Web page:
The central plank of the Labour strategy will be to unilaterally guarantee the rights of EU citizens living and working in the UK, said a spokesman for the main opposition party in the United Kingdom. The party also unveiled its own Brexit plan, saying it would scrap the ruling Conservative White Paper on the UK's exit from the European Union (EU) if it wins the general election in June.
There are an estimated 3 million citizens of other EU countries living in the UK, and about 1.2 million British expats living elsewhere in Europe.
Labour's shadow Brexit minister, Sir Kier Starmer, set out his party's Brexit plans for the upcoming June 8 general election in a speech in London.
"A Labour government will set out a new Brexit strategy. We will scrap the government's Brexit White Paper and replace it with fresh negotiating priorities that reflect Labour values and our six tests," he said.
He said the White Paper will have a strong emphasis on retaining the benefits of the Single Market and the Customs Union as Labour know that is vital to protecting jobs and the economy.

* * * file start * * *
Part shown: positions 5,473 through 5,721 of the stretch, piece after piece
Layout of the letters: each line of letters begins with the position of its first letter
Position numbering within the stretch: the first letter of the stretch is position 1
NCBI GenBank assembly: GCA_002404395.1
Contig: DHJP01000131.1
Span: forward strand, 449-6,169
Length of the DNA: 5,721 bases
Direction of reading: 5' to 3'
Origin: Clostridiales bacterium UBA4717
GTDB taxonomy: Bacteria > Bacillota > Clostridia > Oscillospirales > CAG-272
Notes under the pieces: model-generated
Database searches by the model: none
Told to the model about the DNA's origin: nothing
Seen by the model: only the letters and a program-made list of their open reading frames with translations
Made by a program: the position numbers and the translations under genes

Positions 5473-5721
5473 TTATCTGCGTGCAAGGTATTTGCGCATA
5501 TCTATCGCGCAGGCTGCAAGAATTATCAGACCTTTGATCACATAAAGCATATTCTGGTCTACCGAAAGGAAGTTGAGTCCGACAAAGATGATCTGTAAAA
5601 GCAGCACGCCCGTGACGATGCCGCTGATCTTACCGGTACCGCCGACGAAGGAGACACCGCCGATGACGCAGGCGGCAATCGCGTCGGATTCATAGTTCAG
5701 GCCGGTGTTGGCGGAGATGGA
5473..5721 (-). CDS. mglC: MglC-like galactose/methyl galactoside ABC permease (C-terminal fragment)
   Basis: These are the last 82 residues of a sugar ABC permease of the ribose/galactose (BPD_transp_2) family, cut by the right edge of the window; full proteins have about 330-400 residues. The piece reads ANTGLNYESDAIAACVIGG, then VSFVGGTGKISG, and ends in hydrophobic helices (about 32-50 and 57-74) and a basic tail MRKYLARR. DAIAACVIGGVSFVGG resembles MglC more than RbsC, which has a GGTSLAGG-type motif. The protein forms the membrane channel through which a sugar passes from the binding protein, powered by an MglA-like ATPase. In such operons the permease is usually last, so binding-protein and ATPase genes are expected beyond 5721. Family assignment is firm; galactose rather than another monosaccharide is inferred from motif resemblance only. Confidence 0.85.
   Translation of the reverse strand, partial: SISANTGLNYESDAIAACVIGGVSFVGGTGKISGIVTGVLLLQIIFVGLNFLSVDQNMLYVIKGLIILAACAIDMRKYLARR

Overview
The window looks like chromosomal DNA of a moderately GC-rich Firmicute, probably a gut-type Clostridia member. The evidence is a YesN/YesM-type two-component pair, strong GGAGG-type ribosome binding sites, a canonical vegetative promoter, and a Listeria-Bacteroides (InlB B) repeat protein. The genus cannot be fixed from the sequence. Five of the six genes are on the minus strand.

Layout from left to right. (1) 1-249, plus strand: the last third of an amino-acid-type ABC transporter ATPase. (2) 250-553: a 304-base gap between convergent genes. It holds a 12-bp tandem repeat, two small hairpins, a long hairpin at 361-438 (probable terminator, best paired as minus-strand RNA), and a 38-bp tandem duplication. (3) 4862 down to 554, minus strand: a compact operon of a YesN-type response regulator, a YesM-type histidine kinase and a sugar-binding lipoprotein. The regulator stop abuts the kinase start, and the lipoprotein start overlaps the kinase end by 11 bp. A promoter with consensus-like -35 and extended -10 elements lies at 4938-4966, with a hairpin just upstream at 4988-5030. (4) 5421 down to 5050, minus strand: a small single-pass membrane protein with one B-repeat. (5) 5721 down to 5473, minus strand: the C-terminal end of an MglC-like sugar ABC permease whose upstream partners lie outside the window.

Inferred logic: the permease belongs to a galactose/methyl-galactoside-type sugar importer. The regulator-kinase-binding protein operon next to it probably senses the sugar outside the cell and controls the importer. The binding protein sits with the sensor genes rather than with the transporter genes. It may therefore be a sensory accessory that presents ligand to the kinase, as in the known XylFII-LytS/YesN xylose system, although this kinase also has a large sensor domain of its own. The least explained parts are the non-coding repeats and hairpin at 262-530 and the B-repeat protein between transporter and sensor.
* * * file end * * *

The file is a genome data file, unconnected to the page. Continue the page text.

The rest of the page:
"And we will approach negotiations in a completely different way to a Tory Brexit: negotiating for the many, not the few," he said.
"Where May wants to shut down scrutiny and challenge, Labour will welcome it. We will work with Parliament, not against it. Because on an issue of this importance the government can't hide from the public or Parliament.”
Starmer stressed that while Labour had accepted Brexit, it wanted a deal that would prioritise jobs and workers' rights. He also said that unlike May, Labour would not walk away from the EU without securing a deal and that the party was clear that no deal would be a "bad deal".
The Conservatives responded by saying that Jeremy Corbyn was the weak leader of a divided party and had no way to enforce the promises his party was making.
The Conservatives are hoping to take seats from Labour in the snap election scheduled for June 8 in areas which voted to leave the EU, including the Midlands, the north-east and north-west of England and across Wales.
Pro-EU campaigners, meanwhile, have launched a new bid to prevent a so-called "hard Brexit". The "key seat strategy" will attempt to unseat MPs the campaigners say back a "hard Brexit" and support those who oppose it, including Conservative, Labour and Lib Dem politicians.
Concerns are also growing that Brexit will divert the government’s attention from other pressing matters such as healthcare.